Saturday 17 March 2018

Small, dark and handsome - championing the shorter man

Small is beautiful, says Julia Molony, who has long been a keen advocate for the vertically challenged male

Julia Moloney has decided shorter men are the ones for her.
Julia Moloney has decided shorter men are the ones for her.

Julia Molony

Small, dark and handsome. That's the way I like 'em. It might not be the traditional fairy-tale archetype of a romantic hero, sure. But what do fairy tales know anyway of real, flesh-and-blood men?

I, however, flatter myself that, in the almost 20 years since I started my romantic career, I have learned a thing or two.

And one of the main things I've discovered for sure is that the ones for me are the small ones. After extensive research in the field, I've discovered that my favourite kind of fella is one who is mini in stature and mighty in character.

But then, if I was delivering this view to you in person, you would not fail to notice that I am hardly Amazonian myself. When measured first thing in the morning, I come in, on the button, at 5 feet 3 inches. So it's not really a surprise that my boyfriend is not a tall man. He's a nano-male of Mediterranean origin, and his less-than-average-height suits me just fine.

There is, you might assume, a certain natural order to the tendency for shorties to stick together. The tall and long-legged match as plainly as the small and stumpy - it's like some kind of evolutionary sorting-mechanism, designed to facilitate easier snogging and childbirth.

And, to be fair, even the littlest of the suitors I've had in the past, has had a couple of inches height-advantage over me.

Except that, with the benefit of the view from this lowly vantage point, I've come to firmly believe that far too many women are more hung-up on the height thing than is good for them.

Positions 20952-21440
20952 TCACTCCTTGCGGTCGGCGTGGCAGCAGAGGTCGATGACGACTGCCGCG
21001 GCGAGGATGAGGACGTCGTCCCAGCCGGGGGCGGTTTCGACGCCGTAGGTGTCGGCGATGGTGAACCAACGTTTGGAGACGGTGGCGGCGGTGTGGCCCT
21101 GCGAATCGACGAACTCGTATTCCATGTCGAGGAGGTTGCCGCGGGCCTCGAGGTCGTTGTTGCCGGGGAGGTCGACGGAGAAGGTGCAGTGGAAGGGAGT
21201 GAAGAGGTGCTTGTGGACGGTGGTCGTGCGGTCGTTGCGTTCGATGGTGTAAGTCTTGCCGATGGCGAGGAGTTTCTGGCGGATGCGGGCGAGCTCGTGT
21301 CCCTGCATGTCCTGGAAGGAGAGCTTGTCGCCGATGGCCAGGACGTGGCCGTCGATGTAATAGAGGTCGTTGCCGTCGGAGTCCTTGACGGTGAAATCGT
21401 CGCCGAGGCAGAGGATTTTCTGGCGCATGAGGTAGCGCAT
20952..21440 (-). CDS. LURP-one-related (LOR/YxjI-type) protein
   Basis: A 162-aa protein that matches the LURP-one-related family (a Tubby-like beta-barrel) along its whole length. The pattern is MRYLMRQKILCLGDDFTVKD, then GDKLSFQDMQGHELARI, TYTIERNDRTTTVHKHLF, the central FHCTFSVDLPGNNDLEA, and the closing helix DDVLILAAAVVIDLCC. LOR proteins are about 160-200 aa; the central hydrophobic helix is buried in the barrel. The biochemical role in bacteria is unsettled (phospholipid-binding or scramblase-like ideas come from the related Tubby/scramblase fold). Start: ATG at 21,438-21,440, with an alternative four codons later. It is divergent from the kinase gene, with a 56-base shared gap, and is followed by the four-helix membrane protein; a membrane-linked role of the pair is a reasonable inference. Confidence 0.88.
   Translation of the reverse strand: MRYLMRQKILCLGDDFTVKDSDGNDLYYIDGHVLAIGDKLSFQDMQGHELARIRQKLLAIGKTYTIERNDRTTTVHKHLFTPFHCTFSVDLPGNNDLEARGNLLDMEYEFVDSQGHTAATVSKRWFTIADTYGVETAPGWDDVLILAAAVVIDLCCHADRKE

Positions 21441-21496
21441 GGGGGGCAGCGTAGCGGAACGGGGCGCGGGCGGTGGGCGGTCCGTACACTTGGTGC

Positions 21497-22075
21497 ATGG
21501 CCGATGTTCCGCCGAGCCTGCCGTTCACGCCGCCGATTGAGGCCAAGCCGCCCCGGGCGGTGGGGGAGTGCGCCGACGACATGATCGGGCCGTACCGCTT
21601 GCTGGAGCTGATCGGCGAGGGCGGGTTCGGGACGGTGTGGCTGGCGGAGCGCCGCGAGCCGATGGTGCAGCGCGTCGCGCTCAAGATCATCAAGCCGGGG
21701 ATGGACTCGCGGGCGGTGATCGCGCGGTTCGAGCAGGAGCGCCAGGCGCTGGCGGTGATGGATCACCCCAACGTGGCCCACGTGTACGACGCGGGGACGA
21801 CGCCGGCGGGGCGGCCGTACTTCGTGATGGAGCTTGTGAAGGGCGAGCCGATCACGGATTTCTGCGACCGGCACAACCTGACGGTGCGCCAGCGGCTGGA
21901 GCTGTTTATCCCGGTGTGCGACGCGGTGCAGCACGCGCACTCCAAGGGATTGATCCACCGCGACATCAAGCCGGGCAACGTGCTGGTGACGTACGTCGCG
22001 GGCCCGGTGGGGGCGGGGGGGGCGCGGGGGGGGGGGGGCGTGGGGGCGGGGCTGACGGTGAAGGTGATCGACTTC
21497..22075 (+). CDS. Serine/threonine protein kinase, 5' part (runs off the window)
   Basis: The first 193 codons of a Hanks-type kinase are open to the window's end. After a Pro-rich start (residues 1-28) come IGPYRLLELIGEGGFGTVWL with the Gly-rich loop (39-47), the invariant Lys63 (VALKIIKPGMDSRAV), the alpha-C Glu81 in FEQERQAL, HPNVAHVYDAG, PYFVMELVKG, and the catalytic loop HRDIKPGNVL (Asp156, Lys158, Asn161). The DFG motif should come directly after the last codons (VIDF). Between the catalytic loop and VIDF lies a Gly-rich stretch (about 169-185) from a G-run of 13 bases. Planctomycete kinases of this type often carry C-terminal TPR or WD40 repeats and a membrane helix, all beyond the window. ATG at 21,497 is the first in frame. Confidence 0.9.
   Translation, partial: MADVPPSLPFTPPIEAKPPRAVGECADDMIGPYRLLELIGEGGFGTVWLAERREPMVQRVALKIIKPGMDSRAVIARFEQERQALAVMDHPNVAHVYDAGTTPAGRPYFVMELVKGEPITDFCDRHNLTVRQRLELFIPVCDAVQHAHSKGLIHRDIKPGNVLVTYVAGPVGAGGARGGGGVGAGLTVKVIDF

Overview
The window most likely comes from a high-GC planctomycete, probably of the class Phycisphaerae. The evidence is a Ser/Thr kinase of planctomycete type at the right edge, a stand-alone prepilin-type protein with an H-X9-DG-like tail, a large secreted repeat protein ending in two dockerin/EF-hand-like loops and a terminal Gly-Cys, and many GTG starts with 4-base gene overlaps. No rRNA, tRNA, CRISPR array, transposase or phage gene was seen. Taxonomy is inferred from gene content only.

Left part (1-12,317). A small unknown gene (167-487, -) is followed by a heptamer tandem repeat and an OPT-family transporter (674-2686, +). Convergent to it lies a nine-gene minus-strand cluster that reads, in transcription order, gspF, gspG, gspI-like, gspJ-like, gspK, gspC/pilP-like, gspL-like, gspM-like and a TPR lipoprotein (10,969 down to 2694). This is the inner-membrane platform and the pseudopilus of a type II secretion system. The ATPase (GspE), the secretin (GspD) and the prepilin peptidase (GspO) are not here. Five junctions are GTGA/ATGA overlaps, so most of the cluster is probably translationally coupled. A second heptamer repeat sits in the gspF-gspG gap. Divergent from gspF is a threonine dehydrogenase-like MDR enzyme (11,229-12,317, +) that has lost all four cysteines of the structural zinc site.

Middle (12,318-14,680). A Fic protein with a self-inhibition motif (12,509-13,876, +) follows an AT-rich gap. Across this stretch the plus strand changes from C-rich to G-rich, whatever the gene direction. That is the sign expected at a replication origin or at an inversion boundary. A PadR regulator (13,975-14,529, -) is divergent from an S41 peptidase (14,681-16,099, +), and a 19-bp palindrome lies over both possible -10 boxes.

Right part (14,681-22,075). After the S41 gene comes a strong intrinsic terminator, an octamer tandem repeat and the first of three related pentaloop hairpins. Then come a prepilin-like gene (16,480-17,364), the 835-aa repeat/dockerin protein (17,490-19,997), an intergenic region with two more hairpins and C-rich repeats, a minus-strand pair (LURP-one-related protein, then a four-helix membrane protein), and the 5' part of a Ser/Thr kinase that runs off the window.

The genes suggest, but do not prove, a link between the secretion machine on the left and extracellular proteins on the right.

I'm always amazed whenever I hear single ladies moaning on about a shortage of hot men, while, in the same breath, dismissing out of hand the smaller ones. They'll cheerfully date alcoholics, narcissists or compulsive liars. But ask them to consider an evening in the company of a gentleman who isn't at least half a head taller than them (in four-inch heels) and you'll run into an instant, non-negotiable deal-breaker.

Ask them why, and they'll talk about needing to feel feminine. To be towered over, or physically protected. All perfectly understandable, I'm sure. But the reality is, the moment that you move past the first five minutes with someone, it quickly becomes clear that a man's capacity to make a woman feel protected or feminine has much, much more to do with how he behaves than how he measures up in feet and inches.

I have dated tall men as well as short ones. I am not prejudiced against the former. Many of them were lovely people. But there is a conventional wisdom which dictates that a man's sex appeal correlates directly to his height - something that I have never found to be true.

Indeed, the appeal of the smaller male is a little-known secret. It is the surprising discovery, I suspect, behind that special, cat-that's-got-the-cream smile shared by Sophie Dahl - who is still defiantly striding around in her stilettos, despite being 5 feet 11 inches tall and married to Jamie Cullum, who is a mere 5 feet 4 inches in height - and Carla Bruni, seen proudly towering over her hubby, Nicolas Sarkozy.

The outside world might wonder why these statuesque, successful, beautiful women are drawn to men of such diminutive proportions, but a closer look at the females' faces suggests they might know something you don't.

They know that height means nothing once you are horizontal. And that it has no bearing on the really important turn-ons between two people, such as chemistry, humour, open-mindedness and effort.

They know, above all, that with their pint-sized fellas in tow, they're on to something special - something that the rest of womankind seems to have carelessly overlooked.

Sunday Independent

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